Former Los Angeles Lakers head coach Byron Scott is enjoying his time away from coaching in the NBA while currently promoting his new book, Slam-Dunk Success, with co-author Charlie Norris.
Scott spoke with Lakers Nation this week to talk about his new book and a number of different topics including the new Lakers regime, Magic Johnson, Paul George, Brandon Ingram, D’Angelo Russell, Lonzo and LaVar Ball as well as whether he intends to return to coaching in the NBA in the future.
Ryan Ward: What motivated you to write Slam-Dunk Success with Charlie Norris?
Byron Scott: “The main factor was that we knew there was two components to it. We need the business world of basketball and the corporate world, which Charlie is so familiar with, had a lot in common and second arc was we always kept getting the question, ‘What did we have in common?’ and we just felt that people didn’t ask that next question.
“If you look at the cover of the book, you probably look at us and think that we have nothing in common, but we have a lot in common. We have a lot of similarities in our beliefs as far as leadership goes and how to treat people and things of that nature. We just thought it would be an interesting book to come from the business world and the sports world combined.”
How did your two worlds collide?
BS: “We met nine years ago at Equinox in West Los Angeles. A couple weeks after a friend of ours introduced us we became pretty good friends and started working out together. The more we worked out and the more time we spent together, the more we got to know each other and how much we thought alike. He started integrating me into his world which was going to corporate meetings and bank meetings and things of that nature and I was also having him come to practice. Sit in on coaches meetings and film sessions and things like that, so it was one of those relationships that kind of developed and evolved over the years. Now it is just one of those things that he is a part of my family as I am probably a part of his family.”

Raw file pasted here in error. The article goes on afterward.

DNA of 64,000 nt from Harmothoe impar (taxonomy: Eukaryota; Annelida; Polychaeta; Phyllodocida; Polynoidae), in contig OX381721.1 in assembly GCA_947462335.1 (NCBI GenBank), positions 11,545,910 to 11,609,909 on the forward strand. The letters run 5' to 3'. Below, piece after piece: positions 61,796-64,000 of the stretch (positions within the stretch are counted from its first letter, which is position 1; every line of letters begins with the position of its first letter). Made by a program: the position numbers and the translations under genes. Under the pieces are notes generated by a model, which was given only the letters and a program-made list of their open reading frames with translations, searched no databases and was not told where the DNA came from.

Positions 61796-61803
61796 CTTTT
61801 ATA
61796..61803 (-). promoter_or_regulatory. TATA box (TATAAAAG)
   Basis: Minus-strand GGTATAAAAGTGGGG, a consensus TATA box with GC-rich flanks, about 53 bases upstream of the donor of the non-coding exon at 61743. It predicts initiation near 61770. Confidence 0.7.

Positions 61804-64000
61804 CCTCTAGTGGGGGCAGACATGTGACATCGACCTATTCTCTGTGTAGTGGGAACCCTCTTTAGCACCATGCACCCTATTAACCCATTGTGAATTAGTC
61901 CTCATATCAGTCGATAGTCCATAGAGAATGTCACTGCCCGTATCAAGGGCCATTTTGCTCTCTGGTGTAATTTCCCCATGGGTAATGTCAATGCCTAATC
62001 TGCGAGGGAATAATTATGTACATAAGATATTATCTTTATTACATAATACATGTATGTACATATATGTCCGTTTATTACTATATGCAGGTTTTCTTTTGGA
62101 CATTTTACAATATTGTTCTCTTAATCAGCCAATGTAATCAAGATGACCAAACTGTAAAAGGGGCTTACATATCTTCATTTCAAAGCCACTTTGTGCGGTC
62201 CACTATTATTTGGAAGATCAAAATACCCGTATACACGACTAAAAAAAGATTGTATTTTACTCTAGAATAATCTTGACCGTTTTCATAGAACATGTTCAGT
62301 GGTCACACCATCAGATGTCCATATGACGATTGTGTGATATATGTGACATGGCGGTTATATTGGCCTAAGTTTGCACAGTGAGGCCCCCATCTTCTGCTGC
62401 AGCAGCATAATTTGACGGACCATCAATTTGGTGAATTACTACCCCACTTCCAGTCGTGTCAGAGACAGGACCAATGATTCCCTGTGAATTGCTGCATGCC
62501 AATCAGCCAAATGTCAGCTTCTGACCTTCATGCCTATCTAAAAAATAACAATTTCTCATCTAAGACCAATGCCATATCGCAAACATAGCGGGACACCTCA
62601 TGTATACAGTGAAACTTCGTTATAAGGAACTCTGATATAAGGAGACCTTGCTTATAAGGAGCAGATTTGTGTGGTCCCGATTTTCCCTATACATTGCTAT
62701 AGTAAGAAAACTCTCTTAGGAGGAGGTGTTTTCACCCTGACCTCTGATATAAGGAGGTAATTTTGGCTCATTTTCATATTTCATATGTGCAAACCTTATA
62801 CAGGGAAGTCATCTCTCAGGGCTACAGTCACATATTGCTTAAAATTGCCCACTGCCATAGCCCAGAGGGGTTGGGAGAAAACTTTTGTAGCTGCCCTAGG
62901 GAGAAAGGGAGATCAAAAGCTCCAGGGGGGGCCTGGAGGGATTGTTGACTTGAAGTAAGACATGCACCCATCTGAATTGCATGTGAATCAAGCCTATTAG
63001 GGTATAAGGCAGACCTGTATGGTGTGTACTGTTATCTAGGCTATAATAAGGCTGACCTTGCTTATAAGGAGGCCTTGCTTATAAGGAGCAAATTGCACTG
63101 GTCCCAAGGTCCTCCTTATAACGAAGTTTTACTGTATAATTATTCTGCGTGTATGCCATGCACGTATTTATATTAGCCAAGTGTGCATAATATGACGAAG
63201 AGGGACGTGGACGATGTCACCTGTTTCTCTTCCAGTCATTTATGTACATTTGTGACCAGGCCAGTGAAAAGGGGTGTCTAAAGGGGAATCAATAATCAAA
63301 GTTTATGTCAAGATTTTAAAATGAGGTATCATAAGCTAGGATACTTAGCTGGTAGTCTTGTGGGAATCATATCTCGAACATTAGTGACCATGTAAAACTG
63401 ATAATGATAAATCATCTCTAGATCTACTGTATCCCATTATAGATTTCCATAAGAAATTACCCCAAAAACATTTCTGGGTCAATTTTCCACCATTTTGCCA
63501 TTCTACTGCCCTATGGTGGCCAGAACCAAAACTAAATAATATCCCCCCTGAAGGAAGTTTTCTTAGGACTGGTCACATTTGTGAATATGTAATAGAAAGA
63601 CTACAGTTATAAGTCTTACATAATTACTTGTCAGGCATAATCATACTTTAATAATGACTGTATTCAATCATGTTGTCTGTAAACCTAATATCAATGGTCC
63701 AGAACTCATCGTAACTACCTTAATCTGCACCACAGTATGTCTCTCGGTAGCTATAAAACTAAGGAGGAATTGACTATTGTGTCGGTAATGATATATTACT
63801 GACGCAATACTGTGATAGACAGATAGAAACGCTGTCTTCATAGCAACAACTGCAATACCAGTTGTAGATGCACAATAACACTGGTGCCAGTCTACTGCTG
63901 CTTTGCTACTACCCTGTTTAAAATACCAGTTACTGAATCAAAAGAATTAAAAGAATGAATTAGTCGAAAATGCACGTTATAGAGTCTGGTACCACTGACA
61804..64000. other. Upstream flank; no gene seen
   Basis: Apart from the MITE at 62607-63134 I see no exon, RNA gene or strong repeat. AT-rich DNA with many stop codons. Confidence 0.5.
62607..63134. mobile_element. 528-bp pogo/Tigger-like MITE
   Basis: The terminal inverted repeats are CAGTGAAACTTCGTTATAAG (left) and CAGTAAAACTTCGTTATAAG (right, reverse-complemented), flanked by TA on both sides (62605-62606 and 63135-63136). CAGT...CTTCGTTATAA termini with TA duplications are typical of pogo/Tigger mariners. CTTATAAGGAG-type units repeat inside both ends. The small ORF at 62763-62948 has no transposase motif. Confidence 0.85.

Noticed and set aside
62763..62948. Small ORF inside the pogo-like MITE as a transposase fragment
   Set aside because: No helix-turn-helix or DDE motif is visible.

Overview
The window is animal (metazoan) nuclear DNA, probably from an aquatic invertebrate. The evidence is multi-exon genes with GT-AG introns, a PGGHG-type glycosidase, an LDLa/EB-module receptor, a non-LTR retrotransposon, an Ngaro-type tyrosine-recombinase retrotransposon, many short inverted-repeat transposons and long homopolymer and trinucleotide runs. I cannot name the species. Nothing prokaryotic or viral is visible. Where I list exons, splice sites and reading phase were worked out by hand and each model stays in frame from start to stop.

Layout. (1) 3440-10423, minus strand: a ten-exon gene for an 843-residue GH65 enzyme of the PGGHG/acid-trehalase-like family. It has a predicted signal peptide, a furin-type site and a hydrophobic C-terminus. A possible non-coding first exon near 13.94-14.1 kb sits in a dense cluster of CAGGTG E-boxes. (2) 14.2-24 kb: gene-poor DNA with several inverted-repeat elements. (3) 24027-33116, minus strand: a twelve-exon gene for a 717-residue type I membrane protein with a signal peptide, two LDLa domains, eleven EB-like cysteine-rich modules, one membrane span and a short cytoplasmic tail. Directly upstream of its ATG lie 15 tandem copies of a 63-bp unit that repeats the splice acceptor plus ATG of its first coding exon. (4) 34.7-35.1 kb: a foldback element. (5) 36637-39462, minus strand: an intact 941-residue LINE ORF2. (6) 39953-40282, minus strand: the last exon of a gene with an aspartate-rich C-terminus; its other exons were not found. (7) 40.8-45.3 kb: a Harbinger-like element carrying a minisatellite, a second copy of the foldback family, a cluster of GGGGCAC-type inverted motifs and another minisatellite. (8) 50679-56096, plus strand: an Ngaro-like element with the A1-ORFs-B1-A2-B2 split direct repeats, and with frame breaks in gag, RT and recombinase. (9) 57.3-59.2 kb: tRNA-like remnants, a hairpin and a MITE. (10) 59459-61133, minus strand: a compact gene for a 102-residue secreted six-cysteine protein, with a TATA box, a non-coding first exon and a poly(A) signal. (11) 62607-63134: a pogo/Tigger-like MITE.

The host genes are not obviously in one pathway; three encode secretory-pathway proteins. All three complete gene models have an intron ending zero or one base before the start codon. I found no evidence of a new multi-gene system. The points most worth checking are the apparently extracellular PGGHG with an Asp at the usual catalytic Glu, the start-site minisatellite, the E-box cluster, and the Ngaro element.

Did Magic Johnson help with the process of writing this book?
BS: “We told him what we were doing and he was like ‘this is great’ and he thought it was going to be something special. Coming from a guy playing on the basketball court and having been very successful having also entered the business world we thought it’ll be perfect for him to write the foreword and he agreed.”
Leadership and having the right mentality to be successful seems to be the theme of the book. Were those the main principles that guided you in your success on and off the court?
BS: “One thing I’ve been willing to do is to step outside the box. Willing to go outside my comfort zone. Charlie and I talk a lot about that in the book. That’s what leaders do. They’re not afraid to fail. They also know that in order to grow you have to take chances and you have to learn from your mistakes.
“Everything that we wrote in that book has to do with real-life stuff. It is all the things that I truly believe in. All the things that have guided me through my career as a player and as a coach and now as an entrepreneur and businessman as well. All the lessons that I’ve learned basically we put them down in that book and kind of let people know that I have had a lot of success and a lot of failures as well.”
Who should buy and read Slam-Dunk Success and why?
BS: “I think if you’re in high school and you’re into sports or business if you’re 50-year-old or 60-year-old that’s running a company and you need some other tools or some other thoughts, I think it goes from that age group. I think the reason you should buy it is because it’s a great feel-good story, but it also tells the truth. It’s not Charlie and I preaching to you. It’s about our life experiences and what we’ve accomplished and what we’ve endured. One of the biggest sells of the books is the fact that we’ve had a lot of failures in our lives as well and it really gives people a first-hand view on when you do have failures how to get back up from those failures to get back on the horse and be successful again.”